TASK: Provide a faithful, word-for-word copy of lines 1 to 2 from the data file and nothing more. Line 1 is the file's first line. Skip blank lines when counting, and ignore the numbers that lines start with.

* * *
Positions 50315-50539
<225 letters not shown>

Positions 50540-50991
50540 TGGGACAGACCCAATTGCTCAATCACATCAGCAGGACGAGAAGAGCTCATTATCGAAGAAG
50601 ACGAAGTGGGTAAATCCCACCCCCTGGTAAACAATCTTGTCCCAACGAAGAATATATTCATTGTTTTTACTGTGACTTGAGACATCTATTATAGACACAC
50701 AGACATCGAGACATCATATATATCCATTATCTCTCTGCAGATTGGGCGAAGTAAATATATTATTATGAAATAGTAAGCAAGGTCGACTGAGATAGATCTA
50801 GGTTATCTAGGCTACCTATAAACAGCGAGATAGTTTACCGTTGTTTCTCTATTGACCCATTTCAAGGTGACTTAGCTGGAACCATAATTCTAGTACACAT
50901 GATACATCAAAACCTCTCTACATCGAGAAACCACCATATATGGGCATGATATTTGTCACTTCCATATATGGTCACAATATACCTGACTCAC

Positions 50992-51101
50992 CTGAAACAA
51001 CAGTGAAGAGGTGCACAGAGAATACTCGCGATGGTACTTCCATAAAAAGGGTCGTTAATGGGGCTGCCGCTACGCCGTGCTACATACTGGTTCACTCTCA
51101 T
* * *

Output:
Positions 50315-50539
<225 letters not shown>